The Unrelenting Growth of Technology in Manufacturing
Then the pandemic hit. By spring, millions of workers had lost their jobs. Some plants closed temporarily or slowed production so workers could spread out to maintain a safe distance from one another. Investment in smart manufacturing fell too, by 16 percent between March and April alone. Some researchers predicted that such a pull-back would dampen investment through 2025.
But the conversations we’ve had with C-suite manufacturing executives and service providers suggest investment in smart manufacturing will intensify. By 2025, it could be worth more than $400 billion. It’s no wonder.
Smart manufacturing technologies streamline operations, make supply chains more resilient and enable better customer experience and the potential for data-driven top-line growth. As manufacturers realize they must balance a laser focus on cost take-out with critical investment in digital technology, who can argue with reducing costs, speeding up order and delivery times, and improving the quality of products, while enhancing worker safety?
Some businesses had already begun a digital transformation before COVID-19 impacted the manufacturing and delivery process for every conceivable product.
The automotive industry, for example, has already adopted new business models to tackle strategic imperatives such as connected and electric vehicles and automated and shared solutions. The pandemic gave companies even more reason to reassess their digital strategy, accelerate the move to cloud and be less dependent on specific locations, thereby making their operations more resilient.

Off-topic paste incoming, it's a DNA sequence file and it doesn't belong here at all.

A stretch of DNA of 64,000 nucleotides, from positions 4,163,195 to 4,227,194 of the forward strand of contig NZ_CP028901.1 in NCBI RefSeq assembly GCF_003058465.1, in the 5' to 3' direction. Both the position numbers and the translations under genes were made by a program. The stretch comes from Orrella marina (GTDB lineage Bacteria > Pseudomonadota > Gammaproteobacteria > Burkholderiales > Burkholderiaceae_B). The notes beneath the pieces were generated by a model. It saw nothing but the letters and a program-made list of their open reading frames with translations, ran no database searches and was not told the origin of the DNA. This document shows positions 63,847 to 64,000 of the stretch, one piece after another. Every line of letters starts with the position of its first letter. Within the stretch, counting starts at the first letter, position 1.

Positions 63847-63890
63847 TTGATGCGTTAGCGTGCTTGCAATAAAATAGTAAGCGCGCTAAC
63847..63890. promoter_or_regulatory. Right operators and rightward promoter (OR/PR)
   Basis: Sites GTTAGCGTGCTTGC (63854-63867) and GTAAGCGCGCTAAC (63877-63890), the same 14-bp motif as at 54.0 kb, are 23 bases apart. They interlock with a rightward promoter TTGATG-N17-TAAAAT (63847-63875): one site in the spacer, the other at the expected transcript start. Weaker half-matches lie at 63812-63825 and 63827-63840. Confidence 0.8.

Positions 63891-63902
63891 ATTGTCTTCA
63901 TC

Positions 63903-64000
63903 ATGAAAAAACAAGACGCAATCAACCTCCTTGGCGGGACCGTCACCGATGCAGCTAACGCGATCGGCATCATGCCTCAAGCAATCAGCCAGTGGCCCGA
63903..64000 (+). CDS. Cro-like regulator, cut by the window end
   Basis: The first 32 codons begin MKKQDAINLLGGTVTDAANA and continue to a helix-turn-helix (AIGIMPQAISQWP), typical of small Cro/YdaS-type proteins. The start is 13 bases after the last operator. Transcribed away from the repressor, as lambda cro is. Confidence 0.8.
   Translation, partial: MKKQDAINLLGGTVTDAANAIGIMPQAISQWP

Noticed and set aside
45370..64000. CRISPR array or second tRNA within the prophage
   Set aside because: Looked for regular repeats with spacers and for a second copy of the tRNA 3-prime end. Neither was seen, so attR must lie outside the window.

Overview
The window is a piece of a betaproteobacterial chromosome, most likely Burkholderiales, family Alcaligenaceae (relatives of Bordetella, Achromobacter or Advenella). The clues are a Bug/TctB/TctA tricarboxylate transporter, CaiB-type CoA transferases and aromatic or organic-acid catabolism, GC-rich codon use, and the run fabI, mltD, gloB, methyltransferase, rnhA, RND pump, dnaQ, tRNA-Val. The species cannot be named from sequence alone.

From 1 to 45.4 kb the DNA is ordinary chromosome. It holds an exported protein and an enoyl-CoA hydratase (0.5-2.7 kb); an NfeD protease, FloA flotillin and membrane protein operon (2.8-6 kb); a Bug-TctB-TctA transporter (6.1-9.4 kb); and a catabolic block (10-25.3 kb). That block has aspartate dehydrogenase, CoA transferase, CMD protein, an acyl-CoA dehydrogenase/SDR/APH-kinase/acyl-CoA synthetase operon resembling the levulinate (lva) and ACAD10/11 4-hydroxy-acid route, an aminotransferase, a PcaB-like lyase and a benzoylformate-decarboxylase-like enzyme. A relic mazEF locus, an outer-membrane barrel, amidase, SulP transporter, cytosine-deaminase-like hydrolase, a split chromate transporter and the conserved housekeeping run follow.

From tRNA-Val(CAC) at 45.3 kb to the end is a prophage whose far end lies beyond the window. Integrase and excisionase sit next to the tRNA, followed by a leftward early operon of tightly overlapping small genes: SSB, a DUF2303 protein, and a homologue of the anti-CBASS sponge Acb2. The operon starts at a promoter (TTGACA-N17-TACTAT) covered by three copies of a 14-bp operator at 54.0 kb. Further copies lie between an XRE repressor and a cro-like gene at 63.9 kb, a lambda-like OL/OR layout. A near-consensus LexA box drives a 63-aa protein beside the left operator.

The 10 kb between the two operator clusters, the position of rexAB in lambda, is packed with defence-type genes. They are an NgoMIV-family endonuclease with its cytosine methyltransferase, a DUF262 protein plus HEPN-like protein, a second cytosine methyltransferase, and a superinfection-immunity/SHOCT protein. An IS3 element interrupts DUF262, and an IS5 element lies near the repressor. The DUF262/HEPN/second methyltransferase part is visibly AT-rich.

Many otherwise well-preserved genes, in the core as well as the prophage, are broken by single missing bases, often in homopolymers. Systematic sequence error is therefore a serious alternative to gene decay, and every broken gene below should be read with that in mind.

As a result, manufacturing supply chains have become increasingly complex and integrated. Demand has surged for more effective equipment and increased manufacturing yield. Enterprises are now using applied analytics to anticipate and mitigate the disruption in operations within and across plants and the supply chain.
Tools of the New Age Trade
The use of digital twins is on the rise. These digital representations of the physical manufacturing process create simulation models to optimize the product lifecycle.
Augmented reality and virtual reality technology are popping up in a number of use cases, particularly for equipment maintenance and plant employee training. Finally, 4G, LTE and 5G networks are being set up to accommodate the low latency communications needed for machine-to-machine communications and edge computing within plants.
The three technologies seeing the highest rate of adoption are cybersecurity, cloud and the Internet of Things.
On the use-case side, condition-based monitoring, over-the-air software updates, and remote and smart service are the top adopters, with predictive maintenance not far behind. Even with such high interest and activity, the adoption rate is only about 25 percent. That portends significant investment going forward and a stronger recovery post-COVID. The growth rate could layer on an additional 30 percent in smart manufacturing investment over what we had originally expected by 2025.